It’s been a solid month of stitching turtles. There are too many damn turtles and TurtleFest is coming up. There have been requests from colleagues that I work on some arthropods after I am over the turtles. Too many damn entomologists. Oooooo….maybe one of those cockroaches from the carboniferous that grew to be 8 inches long…
Anyway, back to the turtles. Chelydra serpentina, the common snapping turtle, is common around here. We’ve found one wandering about on the driveway. It didn’t snap, but did give me a definite good look over when I poked its tail. Understandable. We probably have quite a few in our pond, even though I’ve only ever seen the one. Snappers are extremely aquatic, mostly nestling into pond and lake mud, hoping for lunch to conveniently swim into their mouths. Once something tasty gets close enough, they snap down on it, gaining a nice piece or fish or possibly a toe if you step in the wrong place. Their beaks are VERY strong. So don’t step on them.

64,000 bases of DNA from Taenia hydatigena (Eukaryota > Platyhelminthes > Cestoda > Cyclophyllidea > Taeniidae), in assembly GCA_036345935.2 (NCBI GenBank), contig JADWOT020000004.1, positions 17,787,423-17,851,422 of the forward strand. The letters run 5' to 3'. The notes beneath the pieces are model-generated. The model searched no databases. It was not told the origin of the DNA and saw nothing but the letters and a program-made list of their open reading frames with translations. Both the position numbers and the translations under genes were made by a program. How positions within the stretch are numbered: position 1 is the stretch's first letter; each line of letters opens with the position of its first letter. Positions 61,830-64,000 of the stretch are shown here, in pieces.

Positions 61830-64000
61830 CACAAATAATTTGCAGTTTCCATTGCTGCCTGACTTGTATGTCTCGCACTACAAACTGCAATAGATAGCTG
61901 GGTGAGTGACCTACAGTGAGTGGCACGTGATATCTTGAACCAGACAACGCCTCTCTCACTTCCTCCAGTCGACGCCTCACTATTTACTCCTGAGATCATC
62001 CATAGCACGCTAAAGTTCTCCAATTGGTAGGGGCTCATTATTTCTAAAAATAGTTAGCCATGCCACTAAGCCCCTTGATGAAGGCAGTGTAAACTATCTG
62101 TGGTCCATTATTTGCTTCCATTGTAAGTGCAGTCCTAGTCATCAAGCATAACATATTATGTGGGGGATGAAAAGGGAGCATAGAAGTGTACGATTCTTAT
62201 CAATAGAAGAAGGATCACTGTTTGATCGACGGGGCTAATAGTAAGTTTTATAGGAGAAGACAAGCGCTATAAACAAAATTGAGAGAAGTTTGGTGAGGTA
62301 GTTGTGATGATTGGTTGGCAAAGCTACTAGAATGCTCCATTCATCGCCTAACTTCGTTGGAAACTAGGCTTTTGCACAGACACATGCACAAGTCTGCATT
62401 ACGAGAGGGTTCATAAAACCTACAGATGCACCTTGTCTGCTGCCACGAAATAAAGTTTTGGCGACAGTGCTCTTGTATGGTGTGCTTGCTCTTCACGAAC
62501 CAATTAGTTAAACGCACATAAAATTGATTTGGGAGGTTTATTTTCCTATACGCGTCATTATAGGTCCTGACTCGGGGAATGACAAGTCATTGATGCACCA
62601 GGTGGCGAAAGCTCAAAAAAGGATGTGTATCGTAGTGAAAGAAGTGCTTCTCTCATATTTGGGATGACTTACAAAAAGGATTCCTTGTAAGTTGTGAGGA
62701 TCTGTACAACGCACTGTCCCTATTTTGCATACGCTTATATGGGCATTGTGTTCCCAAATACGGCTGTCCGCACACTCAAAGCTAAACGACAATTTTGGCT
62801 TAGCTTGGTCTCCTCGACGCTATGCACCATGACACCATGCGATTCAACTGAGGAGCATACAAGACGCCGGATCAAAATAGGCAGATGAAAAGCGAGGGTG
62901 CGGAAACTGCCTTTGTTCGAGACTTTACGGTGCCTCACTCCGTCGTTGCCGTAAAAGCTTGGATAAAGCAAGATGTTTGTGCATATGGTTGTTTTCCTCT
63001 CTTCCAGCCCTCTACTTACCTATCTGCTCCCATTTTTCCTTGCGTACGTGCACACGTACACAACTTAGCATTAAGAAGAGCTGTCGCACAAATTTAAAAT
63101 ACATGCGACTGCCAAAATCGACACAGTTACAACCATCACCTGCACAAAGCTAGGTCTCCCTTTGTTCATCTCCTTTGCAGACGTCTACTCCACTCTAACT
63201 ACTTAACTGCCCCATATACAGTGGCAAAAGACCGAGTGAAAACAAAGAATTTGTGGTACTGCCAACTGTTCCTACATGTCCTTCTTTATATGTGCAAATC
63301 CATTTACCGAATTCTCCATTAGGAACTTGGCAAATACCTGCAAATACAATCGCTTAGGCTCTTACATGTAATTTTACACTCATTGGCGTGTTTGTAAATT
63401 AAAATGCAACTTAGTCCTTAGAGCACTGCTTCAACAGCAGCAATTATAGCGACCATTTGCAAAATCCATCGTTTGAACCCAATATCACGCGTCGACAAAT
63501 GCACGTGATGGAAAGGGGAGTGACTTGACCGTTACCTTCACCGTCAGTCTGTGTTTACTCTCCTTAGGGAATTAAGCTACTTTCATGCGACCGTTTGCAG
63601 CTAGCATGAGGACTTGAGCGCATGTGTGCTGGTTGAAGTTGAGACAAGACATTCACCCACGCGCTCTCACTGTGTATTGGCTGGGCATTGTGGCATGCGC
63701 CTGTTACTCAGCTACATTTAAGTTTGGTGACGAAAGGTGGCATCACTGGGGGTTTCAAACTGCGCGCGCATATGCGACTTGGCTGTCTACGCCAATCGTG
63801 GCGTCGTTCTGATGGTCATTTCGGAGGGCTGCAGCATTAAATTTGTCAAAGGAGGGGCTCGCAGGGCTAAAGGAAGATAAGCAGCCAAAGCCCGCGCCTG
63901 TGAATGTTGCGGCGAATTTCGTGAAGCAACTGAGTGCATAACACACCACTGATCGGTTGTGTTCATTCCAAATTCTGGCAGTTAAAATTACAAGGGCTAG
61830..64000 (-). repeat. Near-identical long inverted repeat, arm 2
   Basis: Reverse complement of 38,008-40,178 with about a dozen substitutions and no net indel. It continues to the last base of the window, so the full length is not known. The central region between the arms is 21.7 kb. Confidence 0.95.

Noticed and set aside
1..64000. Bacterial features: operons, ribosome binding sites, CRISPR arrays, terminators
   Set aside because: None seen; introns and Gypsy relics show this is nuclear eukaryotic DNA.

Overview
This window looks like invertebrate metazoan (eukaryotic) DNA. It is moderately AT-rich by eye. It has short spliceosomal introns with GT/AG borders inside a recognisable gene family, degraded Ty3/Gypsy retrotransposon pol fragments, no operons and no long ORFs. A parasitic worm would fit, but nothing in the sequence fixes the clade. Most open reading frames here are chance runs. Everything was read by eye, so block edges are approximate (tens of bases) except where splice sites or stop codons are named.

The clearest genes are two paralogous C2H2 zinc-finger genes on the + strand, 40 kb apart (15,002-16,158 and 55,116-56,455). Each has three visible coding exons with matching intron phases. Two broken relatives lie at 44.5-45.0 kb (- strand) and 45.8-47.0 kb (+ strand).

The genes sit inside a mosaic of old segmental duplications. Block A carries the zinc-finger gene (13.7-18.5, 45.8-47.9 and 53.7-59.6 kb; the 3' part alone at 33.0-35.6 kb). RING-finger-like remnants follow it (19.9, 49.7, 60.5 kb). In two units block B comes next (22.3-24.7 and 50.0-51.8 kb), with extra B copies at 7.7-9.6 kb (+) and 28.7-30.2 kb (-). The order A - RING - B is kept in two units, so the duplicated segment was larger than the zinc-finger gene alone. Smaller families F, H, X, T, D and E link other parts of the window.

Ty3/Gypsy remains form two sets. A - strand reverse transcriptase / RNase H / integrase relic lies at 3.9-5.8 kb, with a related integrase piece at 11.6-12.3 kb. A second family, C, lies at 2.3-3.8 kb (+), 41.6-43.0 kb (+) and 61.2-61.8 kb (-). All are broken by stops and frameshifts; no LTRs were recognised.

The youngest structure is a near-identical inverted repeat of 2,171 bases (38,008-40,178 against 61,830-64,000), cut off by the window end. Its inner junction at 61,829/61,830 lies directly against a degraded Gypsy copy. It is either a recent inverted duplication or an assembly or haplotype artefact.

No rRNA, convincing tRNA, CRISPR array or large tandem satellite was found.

And here’s my fact list:
1. They get up to 18 inches long and 60 pounds. A good sized beastie.
2. They are usually covered in algae, so look green and slimy.
3. Underneath the slime they are brownish and lumpy. They have three keels (raised ridges that run down the back) that mostly get rubbed off as adults. But the keels are mostly hidden by pond slime.
4. Tails are long, muscular and spiky.
5. They can do the musk thing. They can produce a foul smelling secretion from their tails and smear it on you.
6. They are omnivores. Adults prefer veggies, juveniles prefer meat (including bugs). All of them eat carrion.
7. They are on the move (land wise) about now, looking for mates and nesting spots, after coming out of hibernation last month. This varies in other localities, based on temperature.
8. They can live to about 50.
“Snapping Turtle” Encyclopedia of life, available from http://eol.org/pages/795409/overview. Accessed April 21, 2014.
W. Palmer and A. Braswell, Reptiles of North Carolina. 1995. University of North Carolina Press.